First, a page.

The Eastern Hemisphere, including New Zealand, will witness the longest lunar eclipse to occur in the 21st century in July.
The eclipse is expected to happen in the early hours of July 28. The spectacle takes place when the Sun, Earth and Moon are directly aligned, and the moon's orbit brings it into Earth's shadow, Business Insider reports.
The Eastern Hemisphere - which will witness the eclipse - generally includes most of Africa, about half of Antarctica, all of Asia, Australia and New Zealand, the Pacific Islands, and most of Europe, according to World Atlas.
It's expected the total eclipse will last for approximately one hour and 43 minutes. Astronomers predict a partial eclipse will then follow, which could last for around three hours and 55 minutes.
The eclipse get its nickname 'blood moon' because the moon will pass directly into the darkest region of the Earth's shadow, called the umbra, which will give the moon a reddish tinge.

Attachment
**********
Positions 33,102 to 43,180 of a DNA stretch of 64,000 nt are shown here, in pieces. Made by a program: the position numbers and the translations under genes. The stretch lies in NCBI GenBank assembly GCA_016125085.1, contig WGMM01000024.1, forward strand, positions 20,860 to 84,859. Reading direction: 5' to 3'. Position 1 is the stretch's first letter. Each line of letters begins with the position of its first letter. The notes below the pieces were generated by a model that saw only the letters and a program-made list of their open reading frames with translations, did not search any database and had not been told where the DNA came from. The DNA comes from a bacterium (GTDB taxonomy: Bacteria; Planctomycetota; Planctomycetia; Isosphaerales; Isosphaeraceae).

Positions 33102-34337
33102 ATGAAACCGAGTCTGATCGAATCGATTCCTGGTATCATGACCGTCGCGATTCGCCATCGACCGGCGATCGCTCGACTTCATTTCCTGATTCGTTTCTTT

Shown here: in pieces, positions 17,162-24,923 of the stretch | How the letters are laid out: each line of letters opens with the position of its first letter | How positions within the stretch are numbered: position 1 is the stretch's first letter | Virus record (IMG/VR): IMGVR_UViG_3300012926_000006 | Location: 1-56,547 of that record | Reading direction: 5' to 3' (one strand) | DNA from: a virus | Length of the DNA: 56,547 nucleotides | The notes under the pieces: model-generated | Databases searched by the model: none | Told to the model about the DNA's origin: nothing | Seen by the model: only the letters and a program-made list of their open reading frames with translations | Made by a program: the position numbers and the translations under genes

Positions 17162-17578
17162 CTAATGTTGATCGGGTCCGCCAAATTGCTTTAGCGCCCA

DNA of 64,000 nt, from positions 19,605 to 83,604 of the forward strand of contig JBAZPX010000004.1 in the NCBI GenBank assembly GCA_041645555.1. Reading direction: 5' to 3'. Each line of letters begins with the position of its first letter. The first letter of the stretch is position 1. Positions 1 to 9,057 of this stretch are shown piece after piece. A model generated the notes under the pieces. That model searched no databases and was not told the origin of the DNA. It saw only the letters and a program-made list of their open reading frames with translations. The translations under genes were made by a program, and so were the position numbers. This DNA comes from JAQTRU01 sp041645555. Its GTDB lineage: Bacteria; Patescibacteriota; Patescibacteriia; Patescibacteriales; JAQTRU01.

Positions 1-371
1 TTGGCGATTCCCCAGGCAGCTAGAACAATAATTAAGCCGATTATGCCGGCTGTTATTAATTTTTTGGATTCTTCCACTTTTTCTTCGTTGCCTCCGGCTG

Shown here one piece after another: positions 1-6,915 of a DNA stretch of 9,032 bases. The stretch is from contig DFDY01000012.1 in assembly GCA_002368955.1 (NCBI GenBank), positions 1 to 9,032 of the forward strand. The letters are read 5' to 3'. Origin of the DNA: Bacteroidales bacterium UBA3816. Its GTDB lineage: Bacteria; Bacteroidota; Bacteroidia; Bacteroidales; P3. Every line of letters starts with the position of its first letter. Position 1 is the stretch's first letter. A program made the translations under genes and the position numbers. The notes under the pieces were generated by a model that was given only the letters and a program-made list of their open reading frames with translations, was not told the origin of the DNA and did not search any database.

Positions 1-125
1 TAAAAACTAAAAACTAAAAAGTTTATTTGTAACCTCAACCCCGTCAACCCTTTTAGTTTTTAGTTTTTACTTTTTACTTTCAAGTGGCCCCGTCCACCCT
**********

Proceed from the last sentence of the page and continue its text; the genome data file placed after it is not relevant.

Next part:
The reason the eclipse will last so long is because it will be the smallest and furthest full moon of the year, meaning it will take longer to pass through Earth's dark shadow. It's estimated the longest possible lunar eclipse could last up to one hour and 47 minutes.
This is approximately when Kiwis can watch the eclipse
- 5:14am: The eclipse begins when the Earth's penumbra begins to touch the moon
- 7:30am: The total eclipse will make the moon look red
- 8:21am: You will be able to see a maximum eclipse
- 9:13am: The total eclipse will end